Transportation was provided to the Dalton-based middle school from the towns of Becket, Washington, Hinsdale, Windsor and Peru.

Hamill said the Summer Leadership Program initially was run in Springfield, “but we thought, now’s the time to do it with our own community.”

Nessacus Principal John Martin said the program is aligned with the school’s mission and principles to create a healthy, safe school climate, with students leading the charge. Martin said various student surveys indicate that there is a tremendous tendency for students to be influenced by peer pressure.

“A message, positive or negative, can be powerful when it comes from one of their peers,” said Martin, who has resigned from his post to return to classroom teaching in eastern Massachusetts.

He said he hopes the incoming and existing Nessacus administration takes advantage of having students from the leadership program by designating these youths to lead other school-wide initiatives this coming academic year.

One group of students from the summer program have already pledged their contribution. While they named their group “The Ticked-Off Tacos,” they made the compassionate gesture of collecting refundable bottles and cans to put the redeemed proceeds towards the purchase of recycling bins for the school.

From that group, rising seventh-grader Emily Fontaine said initially, not everyone got along. “None of us could agree on anything,” she said.

But the camp counselors let the kids talk it out, urging them to use respectful or “supportive language.” Eventually, with some tips provided by their counselor, Michael Hall , they group bonded over the construction of a river side fort, complete with a swing made from bundling branches.

A third group, known as “Nerdpocalypse,” spent their time discussing the meaning of joy and happiness, and how it impacts the quality of a person’s life.

“A lot of people suffer through sadness and depression these days,” said Logan Newsome, a rising eighth-grader.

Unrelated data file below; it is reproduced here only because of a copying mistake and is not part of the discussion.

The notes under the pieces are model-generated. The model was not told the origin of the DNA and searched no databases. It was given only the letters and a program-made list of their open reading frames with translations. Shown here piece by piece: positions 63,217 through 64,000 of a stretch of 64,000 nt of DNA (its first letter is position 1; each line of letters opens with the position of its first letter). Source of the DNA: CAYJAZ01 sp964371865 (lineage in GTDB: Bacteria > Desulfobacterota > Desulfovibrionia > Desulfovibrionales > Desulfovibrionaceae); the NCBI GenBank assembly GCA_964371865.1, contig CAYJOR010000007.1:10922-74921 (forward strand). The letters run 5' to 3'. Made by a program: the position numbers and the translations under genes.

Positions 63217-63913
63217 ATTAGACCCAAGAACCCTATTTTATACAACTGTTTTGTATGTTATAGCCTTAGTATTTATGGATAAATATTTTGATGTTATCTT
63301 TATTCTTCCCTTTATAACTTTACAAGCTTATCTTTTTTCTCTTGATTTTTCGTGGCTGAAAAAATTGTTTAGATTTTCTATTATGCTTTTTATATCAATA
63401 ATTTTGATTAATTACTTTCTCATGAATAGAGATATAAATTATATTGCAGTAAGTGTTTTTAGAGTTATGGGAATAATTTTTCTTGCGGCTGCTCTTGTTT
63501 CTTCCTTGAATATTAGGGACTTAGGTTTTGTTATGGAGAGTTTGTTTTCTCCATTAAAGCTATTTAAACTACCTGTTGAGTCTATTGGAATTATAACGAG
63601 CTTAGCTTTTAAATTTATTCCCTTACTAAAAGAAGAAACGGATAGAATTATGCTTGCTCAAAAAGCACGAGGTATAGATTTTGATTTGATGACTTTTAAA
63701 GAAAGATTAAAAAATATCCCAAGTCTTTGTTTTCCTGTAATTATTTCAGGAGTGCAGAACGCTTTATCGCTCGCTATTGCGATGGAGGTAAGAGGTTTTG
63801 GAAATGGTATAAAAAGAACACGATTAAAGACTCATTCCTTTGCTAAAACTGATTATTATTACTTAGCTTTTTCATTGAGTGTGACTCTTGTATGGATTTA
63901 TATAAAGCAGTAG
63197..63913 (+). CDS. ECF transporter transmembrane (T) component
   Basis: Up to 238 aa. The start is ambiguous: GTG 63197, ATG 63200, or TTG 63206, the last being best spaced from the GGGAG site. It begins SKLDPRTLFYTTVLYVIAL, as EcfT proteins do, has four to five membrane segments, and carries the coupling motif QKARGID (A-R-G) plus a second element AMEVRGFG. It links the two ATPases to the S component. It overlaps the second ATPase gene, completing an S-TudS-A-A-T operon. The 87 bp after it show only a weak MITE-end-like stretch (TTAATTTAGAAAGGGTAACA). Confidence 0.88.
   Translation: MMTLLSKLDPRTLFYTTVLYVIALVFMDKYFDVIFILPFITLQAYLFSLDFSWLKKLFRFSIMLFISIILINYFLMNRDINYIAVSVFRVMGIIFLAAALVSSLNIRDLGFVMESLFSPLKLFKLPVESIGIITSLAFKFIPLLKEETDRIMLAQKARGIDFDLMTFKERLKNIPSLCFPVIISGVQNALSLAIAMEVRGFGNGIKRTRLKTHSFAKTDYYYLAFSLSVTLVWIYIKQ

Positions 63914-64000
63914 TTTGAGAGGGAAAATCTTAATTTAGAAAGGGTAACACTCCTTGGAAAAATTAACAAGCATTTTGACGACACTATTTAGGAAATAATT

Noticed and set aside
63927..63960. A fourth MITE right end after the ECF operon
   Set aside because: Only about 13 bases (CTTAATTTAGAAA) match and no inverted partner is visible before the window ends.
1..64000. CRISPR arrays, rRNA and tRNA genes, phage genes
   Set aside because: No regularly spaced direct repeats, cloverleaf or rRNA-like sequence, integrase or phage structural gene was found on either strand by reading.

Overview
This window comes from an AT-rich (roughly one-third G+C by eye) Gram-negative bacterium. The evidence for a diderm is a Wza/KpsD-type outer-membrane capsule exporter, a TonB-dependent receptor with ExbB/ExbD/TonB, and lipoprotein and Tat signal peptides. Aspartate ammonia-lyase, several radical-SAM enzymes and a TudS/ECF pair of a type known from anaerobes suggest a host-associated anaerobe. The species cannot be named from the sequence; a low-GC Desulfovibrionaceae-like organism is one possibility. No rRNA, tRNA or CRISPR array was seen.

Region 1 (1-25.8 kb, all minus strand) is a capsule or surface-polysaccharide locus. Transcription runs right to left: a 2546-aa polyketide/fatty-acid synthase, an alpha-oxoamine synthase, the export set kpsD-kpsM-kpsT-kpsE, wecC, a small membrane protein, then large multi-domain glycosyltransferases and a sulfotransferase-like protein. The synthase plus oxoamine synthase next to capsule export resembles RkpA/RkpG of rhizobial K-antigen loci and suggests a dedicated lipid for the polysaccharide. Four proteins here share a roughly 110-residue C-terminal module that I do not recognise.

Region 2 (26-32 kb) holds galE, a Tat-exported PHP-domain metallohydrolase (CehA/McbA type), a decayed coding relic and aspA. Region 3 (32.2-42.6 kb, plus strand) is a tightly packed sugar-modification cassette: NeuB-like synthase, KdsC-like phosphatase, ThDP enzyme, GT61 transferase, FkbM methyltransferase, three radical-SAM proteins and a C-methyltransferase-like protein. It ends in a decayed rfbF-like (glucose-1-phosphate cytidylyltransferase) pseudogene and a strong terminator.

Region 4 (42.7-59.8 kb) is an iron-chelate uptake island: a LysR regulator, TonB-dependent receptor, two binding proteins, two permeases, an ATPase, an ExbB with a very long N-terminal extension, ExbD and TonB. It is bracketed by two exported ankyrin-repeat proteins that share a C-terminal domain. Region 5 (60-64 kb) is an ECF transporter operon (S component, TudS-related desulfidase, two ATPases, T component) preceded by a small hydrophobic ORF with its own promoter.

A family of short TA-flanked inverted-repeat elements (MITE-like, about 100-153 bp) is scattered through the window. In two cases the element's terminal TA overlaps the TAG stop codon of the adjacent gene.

The group honed in on the fact that, due to illness or lack of mobility, a nursing home could be particularly isolating. So the group visited residents of Craneville Place, to talk and play board games with the people they met there.

Because the students had the mindset of looking out for others, they also began taking better care of their own group members, with several kids telling The Eagle that they felt exceptionally safe in their group and had the ability to talk freely.

“We’ve grown so much as a group,” said rising eighth-grader, Amiah Renderer. “We’re all different in a lot of different ways, but I think together we’ve worked through problems and gained new friends to turn to during the school year.”

Contact reporter Jenn Smith at 413-496-6239.

If you go ...

What: Nessacus Summer Leadership Program’s End-of-Summer Community Project Presentations. There will also be an ice cream social, and a benefit bake sale. The event is free and open to the public.

When: Today from 2 to 4 p.m.

Where: Nessacus Regional Middle School auditorium, 35 Fox Road, Dalton.

To learn more about this program: bccymca.org/boc/programs/leadership-day-camps or 413-623-8991.